I would agree with you on the means of conveying the message about the potential damage of an impact as rather ill-conceived, for the reason you mention. On the other hand, the sword cuts both ways: what is the upper limit speed at which drivers should be allowed to drive along busy areas of town, areas with a lot of different kinds of road users, including people needing to cross over? 10kph? 40kph? 60kph? 100kph? 200kph? 300kph? 0.999c?

    As others have said, we might all have different ideas as to what is a good trade-off, but that doesn’t mean we should throw our hands up and say ditch speed limits entirely. Besides, in answer to your question as to how to figure out a reasonable speed limit, I have already provided in my previous response a list of factors that should be taken into account, and you simply reiterate the question. If you want me to give you a mathematical algorithm which gives an unambiguous and optimal answer, well that is both risible and impossible. You highlight that speed limits have decreased in some areas: perhaps that is because of updated knowledge on one or more factors that need to be taken into account; I don’t personally know the answer one way or the other on that. You bring up country driving, in your response (to my response), but I wasn’t addressing that in the first place.

    Still, if you have a better idea on how to deal with the issue of setting speed limits, perhaps how to avoid the need for speed limits altogether, then I’m listening.

  42. @Chris Lloyd

    That is wrong about driving in the country. There just are not that many police people out here in the country and everyone knows where they park the van.

    Just drive past the police station and see if the 2 cars are there and then no worries. Although in some rural areas you need to watch out for cows but where I live the farmers are very responsible and keep their cows under control and so are we non-farmers. We let somebody know when a cow is on the road.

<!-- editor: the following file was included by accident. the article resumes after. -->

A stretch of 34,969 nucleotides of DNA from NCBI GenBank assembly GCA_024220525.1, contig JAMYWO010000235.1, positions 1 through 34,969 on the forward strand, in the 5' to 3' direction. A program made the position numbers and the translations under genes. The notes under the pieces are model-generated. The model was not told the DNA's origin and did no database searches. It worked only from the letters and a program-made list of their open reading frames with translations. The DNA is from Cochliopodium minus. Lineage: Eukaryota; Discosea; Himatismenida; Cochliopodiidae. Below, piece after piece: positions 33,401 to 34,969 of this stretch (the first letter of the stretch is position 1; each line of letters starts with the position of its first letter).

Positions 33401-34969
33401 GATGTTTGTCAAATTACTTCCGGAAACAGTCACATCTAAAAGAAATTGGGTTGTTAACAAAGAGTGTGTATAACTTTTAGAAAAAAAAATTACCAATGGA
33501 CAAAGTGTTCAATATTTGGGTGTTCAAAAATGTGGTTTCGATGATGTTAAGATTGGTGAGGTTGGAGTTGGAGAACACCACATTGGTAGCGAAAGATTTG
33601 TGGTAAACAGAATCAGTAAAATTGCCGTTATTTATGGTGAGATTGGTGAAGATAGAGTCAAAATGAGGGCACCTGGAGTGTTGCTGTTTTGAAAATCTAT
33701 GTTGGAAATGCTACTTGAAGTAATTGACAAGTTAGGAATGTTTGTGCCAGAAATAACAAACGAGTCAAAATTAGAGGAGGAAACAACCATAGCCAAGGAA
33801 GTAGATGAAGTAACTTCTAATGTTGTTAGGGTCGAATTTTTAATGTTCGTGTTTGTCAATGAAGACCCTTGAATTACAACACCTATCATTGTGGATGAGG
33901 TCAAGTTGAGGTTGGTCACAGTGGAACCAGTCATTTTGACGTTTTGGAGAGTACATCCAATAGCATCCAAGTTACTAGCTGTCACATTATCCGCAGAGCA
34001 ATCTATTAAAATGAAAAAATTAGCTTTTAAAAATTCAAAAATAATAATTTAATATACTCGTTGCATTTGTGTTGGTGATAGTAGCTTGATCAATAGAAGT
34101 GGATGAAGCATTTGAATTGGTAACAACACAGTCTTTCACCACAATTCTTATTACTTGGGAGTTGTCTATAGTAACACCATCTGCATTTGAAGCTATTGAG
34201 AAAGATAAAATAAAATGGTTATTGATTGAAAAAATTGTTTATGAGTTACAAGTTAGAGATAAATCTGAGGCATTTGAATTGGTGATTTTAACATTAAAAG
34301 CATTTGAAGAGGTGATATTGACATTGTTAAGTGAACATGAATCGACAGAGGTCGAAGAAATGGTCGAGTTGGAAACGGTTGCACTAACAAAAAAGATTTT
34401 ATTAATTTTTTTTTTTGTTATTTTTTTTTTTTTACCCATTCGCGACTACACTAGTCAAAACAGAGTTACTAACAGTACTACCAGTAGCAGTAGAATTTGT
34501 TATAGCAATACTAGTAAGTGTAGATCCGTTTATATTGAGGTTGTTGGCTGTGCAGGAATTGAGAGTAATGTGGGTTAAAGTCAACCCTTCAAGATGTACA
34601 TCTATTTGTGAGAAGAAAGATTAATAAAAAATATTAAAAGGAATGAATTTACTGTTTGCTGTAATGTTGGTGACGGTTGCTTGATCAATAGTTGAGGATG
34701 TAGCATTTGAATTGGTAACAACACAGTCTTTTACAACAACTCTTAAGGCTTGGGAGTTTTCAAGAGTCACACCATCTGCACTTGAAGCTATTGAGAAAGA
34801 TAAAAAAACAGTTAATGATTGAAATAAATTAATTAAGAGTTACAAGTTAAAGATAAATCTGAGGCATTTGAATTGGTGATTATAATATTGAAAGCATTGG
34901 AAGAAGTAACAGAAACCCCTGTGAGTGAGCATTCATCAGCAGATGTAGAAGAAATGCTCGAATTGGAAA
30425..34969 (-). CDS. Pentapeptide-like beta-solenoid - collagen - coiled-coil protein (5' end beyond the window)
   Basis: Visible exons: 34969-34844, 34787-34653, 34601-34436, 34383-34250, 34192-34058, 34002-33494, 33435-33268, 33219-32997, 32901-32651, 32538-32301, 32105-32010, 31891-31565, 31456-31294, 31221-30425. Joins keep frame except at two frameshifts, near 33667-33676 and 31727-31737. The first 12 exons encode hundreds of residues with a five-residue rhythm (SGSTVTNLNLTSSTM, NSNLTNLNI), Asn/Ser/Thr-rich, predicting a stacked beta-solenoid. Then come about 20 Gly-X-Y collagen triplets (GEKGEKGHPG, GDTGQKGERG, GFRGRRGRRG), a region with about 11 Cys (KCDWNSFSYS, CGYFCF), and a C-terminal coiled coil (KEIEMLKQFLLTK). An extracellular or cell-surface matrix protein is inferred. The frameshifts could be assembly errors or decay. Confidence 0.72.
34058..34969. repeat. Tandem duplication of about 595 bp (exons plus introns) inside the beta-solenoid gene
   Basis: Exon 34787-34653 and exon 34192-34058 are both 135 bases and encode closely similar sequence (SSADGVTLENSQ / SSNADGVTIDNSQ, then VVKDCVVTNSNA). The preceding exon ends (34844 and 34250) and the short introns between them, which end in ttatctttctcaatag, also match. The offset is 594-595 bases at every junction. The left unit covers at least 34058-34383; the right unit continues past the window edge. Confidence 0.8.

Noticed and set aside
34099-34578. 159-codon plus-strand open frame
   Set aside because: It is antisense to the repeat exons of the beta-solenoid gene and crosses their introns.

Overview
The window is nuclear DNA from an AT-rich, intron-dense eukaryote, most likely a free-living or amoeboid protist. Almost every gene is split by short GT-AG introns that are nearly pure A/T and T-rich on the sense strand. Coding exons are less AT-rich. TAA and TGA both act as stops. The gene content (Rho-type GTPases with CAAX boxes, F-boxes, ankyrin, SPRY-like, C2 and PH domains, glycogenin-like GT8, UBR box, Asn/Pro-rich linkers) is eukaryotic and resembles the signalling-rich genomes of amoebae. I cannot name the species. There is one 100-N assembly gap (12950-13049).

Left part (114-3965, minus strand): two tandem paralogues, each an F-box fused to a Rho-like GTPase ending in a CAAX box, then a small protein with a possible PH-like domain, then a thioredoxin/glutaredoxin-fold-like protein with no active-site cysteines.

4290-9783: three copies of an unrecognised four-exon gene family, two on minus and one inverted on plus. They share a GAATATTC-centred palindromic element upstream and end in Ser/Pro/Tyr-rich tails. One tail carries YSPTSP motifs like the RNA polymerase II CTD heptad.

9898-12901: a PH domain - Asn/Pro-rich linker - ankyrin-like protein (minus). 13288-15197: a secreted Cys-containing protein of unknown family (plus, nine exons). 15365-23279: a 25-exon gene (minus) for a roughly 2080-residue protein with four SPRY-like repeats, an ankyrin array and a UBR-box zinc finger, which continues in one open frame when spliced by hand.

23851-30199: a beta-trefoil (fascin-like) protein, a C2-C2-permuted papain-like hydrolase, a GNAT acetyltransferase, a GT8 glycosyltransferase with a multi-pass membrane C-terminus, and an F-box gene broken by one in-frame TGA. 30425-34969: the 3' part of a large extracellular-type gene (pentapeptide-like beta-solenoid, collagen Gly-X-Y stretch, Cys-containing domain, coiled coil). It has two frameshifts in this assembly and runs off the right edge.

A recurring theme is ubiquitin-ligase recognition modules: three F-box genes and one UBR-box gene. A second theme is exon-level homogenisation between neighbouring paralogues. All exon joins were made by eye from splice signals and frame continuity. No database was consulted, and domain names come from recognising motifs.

But as we become more citified, with more people moving out here, the cyclists have become more numerous and the roads just do not accommodate the 1 metre rule. If one comes up behind a cyclist on a part of the road where there is only bitumen wide enough for a car, one just has to brake and slow down behind the cyclist. I really worry for them; it looks so dangerous.

    And about pedestrians; there are silly old people who somehow need to be protected from their lack of awareness of the danger of the road. I do know someone who killed an old man who just stepped out in front of him. No fault on his part but still he would have preferred to have been driving more slowly and not have had to deal with the – irrational for sure – guilt and grief he felt.

  43. @Chris Lloyd

    This sounds straight out of Orwell.

    Perhaps it might sound Orwellian but that’s how things work to a large degree. Social norms make the world intelligible and workable. Choose your own speed limit is gone. At one time drunk driving was the norm. At one time driving without seat belts was the norm. At one time public executions were normal. Things change, positively and negatively, and people’s ideas of what is normal change. Acceptable levels of road trauma are quite different in different countries, as are attitudes to enforcement. (The past is a strange country.)

    Well this slowly boiling frog notices the impost, every time I hit a ridiculous 70km speed limit on an open country road and know there could be a radar being the next bush.

    Your open country road might be someone else’s township. They might not want to dice with death coming out their front drive. By historical accident, a lot of people find they live on what have become highways. I don’t think the road management authorities actually place 70 kph zones randomly.

    I’m in fully favour of analysis and rational choices but I doubt the destination-focussed driver is actually making a full appraisal that takes all risks, costs and stakeholders into account. They just want to get there. Road death and debilitating trauma have significant social and financial costs. Try six months in a rehab ward – either as a client or a provider – and your weightings might change.

    My recommendation would be to use your car’s cruise control: less stress, less fines. Less angst about road authorities. It worked for me.

  44. What about skateboarders on busy inner city streets weaving between buses? Especially those listening to iPods!